• T •
Word Meaning Eponym
talbot talbotype The process of photographing on sensitized paper. Named for the owner of the patent, William Henry Fox Talbot (1800-1877), British scientist, registered in 1841.
tam-o'-shanter A soft woollen bonnet with flat circular crown about twice the diameter of the head, originally worn by Scottish ploughmen but by the end of the 19th century, by young ladies, as well. The hero of the poem Tam o' Shanter (1791), by the Scottish poet Robert Burns (1759-1796).
tantalize tantalise To allure with something that is withdrawn at the last moment, to torment in this way. Tantalus, mythical king of Phrygia who revealed secrets of the gods and was condemned to stand up to his chin in water, which dropped when he stooped to drink, with fruit hanging above him that rose when he reached to pick it.
tarmac A heavy-duty asphalt used for airport runways. Short for tar+macadam, the name of John Loudon McAdam (1756-1836), the Scottish engineer who first proposed paving roads with crushed stone.
tartuffe A hypocrite who feigns religious piety. Tartuffe, the protagonist in a play of the same name by Moliére.
Tasmania An island off the southeastern coast of Australia, famous for its aboriginal Tasmania devil. Abel Janszoon Tasman (1603-59), Dutch navigator, who first explored the island, naming it Van Dieman's Land in 1642; it was remaned in his honor in 1853.
tattersall A pattern popular in men's shirts made up of squares usually on a yellowish background. Richard Tattersall (1724-95), English horse auctioneer who founded the first bloodstock equine auction house in the world.
tawdry Gaudy, tasteless. From tawdry lace, a corruption of Saint Audrey's lace which could only be purchased as Saint Audrey's Fair, in Ely, England. The fair was named after Saint Audrey (Saint Etheldreda), queen of Northumbria, who died in 679.
teddy Short for teddy bear, a soft, stuffed toy in the shape of a bear. Named for Teddy, the nickname of President Theodore Roosevelt (1858-1919), once depicted in a famous cartoon sparing the life of a bear cub.
tesla A measure of a unit of magnetic flux density equal to one weber per square meter. Nikola Tesla (1857-1943), Croatian-born electrical inventor responsible for developing AC (alternating current) used in homes and buildings throughout the world today.
tetrazzini Made with noodles in a cream sauce of mushrooms, almonds, and cheese. Luisa Tetrazzini (1874-1940), Italian opera singer who loved the stuff.
theremin An electronic musical instrument played by moving the hands about its two antennas. Lev Teremin (1896-1993), the Russian engineer who invented it.
thespian Related to actors or acting. Thespis, 6th century Greek poet credited as the originator of Greek tragedy.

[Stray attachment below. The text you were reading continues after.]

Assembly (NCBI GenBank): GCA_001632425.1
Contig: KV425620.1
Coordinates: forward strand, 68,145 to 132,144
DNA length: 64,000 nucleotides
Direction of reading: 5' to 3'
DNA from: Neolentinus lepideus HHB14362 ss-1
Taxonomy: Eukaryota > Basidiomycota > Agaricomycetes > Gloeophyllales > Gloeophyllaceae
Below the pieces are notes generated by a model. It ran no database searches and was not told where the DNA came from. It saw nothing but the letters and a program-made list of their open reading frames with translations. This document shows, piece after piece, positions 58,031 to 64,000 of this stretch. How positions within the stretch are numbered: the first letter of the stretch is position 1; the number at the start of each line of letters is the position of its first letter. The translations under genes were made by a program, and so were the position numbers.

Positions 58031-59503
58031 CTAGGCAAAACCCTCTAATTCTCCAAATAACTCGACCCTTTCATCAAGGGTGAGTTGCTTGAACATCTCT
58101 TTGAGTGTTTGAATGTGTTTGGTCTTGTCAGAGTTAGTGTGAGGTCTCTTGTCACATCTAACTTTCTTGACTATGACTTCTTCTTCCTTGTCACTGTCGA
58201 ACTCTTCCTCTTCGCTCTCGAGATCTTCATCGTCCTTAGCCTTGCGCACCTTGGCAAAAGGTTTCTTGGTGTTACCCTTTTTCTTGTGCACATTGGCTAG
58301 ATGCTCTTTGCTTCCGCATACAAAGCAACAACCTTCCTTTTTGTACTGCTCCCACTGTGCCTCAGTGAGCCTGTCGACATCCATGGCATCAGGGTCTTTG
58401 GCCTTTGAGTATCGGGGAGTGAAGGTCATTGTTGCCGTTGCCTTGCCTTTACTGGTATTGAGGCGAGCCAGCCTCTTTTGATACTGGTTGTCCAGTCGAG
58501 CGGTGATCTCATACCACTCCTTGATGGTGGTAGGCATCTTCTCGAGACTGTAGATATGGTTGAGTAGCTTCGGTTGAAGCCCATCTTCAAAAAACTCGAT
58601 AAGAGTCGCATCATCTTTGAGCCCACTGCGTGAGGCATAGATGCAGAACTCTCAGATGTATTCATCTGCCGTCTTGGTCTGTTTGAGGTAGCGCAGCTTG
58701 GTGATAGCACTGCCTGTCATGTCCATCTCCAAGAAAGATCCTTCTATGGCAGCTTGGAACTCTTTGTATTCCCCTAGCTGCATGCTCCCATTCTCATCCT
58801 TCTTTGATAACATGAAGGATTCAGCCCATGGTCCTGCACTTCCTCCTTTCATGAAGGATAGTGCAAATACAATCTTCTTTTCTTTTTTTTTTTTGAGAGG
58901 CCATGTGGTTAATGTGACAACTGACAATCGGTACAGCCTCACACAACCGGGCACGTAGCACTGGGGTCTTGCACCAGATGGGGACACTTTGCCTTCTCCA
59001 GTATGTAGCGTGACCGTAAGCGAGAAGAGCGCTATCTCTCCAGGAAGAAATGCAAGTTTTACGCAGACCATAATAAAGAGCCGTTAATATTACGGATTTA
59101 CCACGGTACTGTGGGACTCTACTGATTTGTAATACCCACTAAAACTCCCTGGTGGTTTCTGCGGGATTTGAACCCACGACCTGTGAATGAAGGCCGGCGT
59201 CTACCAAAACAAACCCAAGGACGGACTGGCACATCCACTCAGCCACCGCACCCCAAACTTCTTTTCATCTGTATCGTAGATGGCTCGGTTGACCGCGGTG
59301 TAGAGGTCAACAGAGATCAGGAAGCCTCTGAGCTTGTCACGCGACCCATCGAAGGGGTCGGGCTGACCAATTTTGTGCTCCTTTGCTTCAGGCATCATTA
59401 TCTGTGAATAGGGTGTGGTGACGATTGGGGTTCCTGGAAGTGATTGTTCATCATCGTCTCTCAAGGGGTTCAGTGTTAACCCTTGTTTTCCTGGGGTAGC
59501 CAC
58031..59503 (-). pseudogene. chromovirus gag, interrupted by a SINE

Thursday The fifth day of the week, between Wednesday and Friday. Thor, Norse god of thunder.
timothy A European perennial grain (Phleum pratense) widely grown for hay in the United States. Possibly named for Timothy Hanson, the American farmer who brought the grain from Europe and introduced it in the US.
titan A person outstanding in his or her field of endeavor. The Titans, 12 primeval gigantic gods and goddesses in Greek mythology.
titanic Huge, gigantic. The Titans, 12 primeval gigantic gods and goddesses in Greek mythology.
titchy (UK children's slang) Tiny, teeny, wee. Harry Relph (1867-1928), a small British actor whose stage name was "Little Titch".
titian Brownish orange. Titian (circa 1487-1576), an Italian painter known for his use of this color in his paintings.
tommy gun An .45 calibre submachine gun. A corruption of the Thompson submachine gun, named after John Taliaferro Thompson (1860-1940), the chief engineer of the Remington Arms Company who invented the weapon.
tontine A retirement annuity in which the payout to individual members increases with the death of each member, the last member receiving the remaining principal. Lorenzo Tonti (1620-95), the Neopolitan banker who developed the idea.
Tony An award given to members of the US theater. A shortening of "The Antoinette Perry Awards for Excellence in Theatre", named for the American actress Antoinette Perry (1888-1946) by the American Theatre Wing, an organization promoting theater.
torr A unit of pressure equal to 133.3 pascals. Evangelista Torricelli (1608-1647), Italian physicist and mathematician.
trilby A felt hat with two creases in the front of the crown. Trilby, novel by the British writer George du Maurier (1834-96) because the character wore such a hat in the London production based on the novel.
trojan Short for Trojan horse A computer virus hidden in an otherwise useful application. The city of Troy, according to Homer's Odyssy and in Virgils' Aeneid, was defeated when its attackers gave the city a large wooden horse as an ostensible peace offering. At night, though, Greek warriors hidden in the horse came out and opened the gates of the city.
troland A unit of visual stimulation to the retina. Leonard T. Troland (1889-1932), American, a Harvard biochemist who put forward one of the earliest theories describing a chemical origin for life on Earth and who had two retinas himself.
trudgen Now called the front crawl: A swimming stroke with a double overarm movement and a scissors kick. John Arthur Trudgen (1860-1940), the British swimmer who copied it from South American Indians.
tsar The former king of Russia. An Old Slavic variation of Caesar. (See also czar and kaiser.)
Tuesday The third day of the week, between Monday and Wednesday. Tyr, the Anglo-Saxon god of war and the sky.
typhon A steam-operated horn. Typhon, a monster with 100 heads and one of the whirlwinds in Greek mythology.
• U •
Word Meaning Eponym
uzi A compact Israeli 9mm submachine gun, the weapon of choice of drug smugglers. After Uziel "Uzi" Gal, born Gotthard Glass (1923-2003) in Germany, an Israeli army officer and weapons designer.
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